Apple v. bloggers - Who is a journalist?
Took a day off to attend the South Carolina Press Association convention, and so come back to the news that Apple has won the first round in its attempt to force bloggers to disclose who is leaking material to them about the company. The California judge's ruling is only preliminary and says that bloggers should not have the same First Amendment protection as journalists -- which once again raises the question, "Who is a journalist?"
Forbes goes so far as to ask, "Is Apple the new Microsoft?"
And some bloggers are talking about a boycott of Apple.
Juris Pundit has a wider list of some of the stories and comments.
So much has been written, I won't attempt to duplicate it further. But two thoughts here:
- Some current journalists will take comfort in this, that the "pajama brigade" has been put in its place. They shouldn't. The structure of journalism is changing to the point where I now tell my students that they should expect to spend at least parts of their careers "independently employed" (a nice way of saying freelance). Media organizations are at heart businesses, and as they adopt the practices used in other industries, they are discovering there is no longer a moral or economic imperative to have large staffs. Certainly, large organizations have used freelancers for decades, but in all but the smallest shoestring operations, and especially in newspapers, there was a sense that for you to "own" the responsiblility of what was on your pages you needed to "own" your staff, or at least a significant portion of it. In recent conversations, however, I find more journalism exectives at least willing to explore the idea of hiring people only on a project basis, or using skeleton staff augmented with temps as newsflow dictates. Those freelancers might well find themselves caught in whatever is the final outcome of the Apple case -- if a blogger writing news about a company gathered from a confidential source does not have protection, does a freelancer doing the same thing have any? Ultimately, could a freelancer working for himself or herself between traditional employment be defined as not being a journalist?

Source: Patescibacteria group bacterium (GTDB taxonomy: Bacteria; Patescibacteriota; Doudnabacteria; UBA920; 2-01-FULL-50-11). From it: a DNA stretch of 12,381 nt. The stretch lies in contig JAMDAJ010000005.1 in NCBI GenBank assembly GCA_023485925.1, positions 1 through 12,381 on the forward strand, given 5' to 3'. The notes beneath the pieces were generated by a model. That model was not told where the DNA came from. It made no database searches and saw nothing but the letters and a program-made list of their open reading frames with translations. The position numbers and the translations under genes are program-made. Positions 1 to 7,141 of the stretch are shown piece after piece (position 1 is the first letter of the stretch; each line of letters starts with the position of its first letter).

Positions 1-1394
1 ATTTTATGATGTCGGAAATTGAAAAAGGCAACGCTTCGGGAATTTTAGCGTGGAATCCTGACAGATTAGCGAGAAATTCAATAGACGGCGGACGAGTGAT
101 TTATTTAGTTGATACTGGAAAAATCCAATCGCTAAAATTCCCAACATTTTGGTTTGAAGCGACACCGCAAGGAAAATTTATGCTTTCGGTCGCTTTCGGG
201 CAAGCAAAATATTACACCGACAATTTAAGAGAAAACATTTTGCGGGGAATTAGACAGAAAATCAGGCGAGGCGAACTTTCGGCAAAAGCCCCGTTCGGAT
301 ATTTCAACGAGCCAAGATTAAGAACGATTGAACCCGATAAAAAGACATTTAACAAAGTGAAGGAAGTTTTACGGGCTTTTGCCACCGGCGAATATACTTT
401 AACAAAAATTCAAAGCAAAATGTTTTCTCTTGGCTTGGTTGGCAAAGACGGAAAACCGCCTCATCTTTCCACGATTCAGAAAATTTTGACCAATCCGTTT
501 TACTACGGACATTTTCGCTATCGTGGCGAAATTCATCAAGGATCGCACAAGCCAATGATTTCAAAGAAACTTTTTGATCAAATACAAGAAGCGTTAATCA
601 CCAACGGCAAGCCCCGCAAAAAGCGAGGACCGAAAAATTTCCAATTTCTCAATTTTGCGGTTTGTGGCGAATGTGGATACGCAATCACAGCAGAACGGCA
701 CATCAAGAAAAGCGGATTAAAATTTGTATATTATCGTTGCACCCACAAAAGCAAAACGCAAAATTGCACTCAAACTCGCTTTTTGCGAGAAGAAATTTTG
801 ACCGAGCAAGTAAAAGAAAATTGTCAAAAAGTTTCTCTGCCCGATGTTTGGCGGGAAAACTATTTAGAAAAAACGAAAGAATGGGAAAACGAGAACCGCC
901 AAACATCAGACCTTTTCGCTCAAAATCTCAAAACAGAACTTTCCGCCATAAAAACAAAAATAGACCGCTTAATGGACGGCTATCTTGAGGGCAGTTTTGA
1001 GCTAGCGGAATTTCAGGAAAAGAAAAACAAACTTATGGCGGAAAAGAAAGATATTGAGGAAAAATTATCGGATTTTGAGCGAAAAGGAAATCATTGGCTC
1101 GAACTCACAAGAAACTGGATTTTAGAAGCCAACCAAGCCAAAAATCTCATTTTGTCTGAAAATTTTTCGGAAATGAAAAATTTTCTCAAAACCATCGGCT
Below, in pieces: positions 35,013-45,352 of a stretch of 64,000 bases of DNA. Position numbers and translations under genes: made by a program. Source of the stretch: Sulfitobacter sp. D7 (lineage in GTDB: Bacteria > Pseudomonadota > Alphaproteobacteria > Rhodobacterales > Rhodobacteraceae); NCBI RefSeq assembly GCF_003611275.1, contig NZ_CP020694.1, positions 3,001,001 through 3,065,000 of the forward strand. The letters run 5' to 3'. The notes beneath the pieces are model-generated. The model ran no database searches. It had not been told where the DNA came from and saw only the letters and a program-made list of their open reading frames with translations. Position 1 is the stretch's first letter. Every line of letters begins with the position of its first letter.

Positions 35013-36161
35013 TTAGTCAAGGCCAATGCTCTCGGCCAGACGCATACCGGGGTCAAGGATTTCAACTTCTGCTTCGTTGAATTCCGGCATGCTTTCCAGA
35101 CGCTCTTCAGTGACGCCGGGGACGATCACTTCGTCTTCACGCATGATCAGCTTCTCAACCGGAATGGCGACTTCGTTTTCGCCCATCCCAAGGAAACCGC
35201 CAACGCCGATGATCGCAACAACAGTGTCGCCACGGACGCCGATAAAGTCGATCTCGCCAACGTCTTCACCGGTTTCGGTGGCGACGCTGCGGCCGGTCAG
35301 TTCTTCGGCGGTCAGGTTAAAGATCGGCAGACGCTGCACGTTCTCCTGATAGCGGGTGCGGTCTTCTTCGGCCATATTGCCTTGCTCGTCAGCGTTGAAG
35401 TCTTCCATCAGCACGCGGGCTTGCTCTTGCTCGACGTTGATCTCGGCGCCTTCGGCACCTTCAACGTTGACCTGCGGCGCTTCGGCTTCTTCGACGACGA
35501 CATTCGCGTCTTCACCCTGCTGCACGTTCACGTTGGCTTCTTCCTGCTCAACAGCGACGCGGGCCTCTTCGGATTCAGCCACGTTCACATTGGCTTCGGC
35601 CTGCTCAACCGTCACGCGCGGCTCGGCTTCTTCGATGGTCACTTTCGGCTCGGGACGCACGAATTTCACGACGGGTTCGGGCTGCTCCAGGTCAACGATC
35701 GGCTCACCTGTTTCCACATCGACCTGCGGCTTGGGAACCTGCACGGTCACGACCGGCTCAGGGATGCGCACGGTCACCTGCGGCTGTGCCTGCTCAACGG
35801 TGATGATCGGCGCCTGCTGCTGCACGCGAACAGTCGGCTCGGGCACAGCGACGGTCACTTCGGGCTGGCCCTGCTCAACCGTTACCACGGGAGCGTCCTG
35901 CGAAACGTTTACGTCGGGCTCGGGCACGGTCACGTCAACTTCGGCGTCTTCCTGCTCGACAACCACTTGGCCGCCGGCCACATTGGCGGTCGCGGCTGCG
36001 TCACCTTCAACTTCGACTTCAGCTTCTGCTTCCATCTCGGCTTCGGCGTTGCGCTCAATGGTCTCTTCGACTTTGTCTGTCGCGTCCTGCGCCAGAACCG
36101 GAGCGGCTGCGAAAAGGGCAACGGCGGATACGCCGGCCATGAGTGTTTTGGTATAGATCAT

- The Apple case is being portrayed as a free-speech case. But I suspect neither Apple nor the judge sees it that way. To them, it is a case of business law and contracts and the like. Business law and free speech (and by extension, journalism) are antithetical -- the former being built on the need for secrecy and control. If journalists stay on the sidelines, they are likely to end up with a series of rulings that mix the two to the detriment of journalism and journalists' future. It has happened before and rarely to the benefit of making information more widely available to the public. Business and government in America have always been inseparable, and restricting information on one will eventually, I predict, restrict information on the other.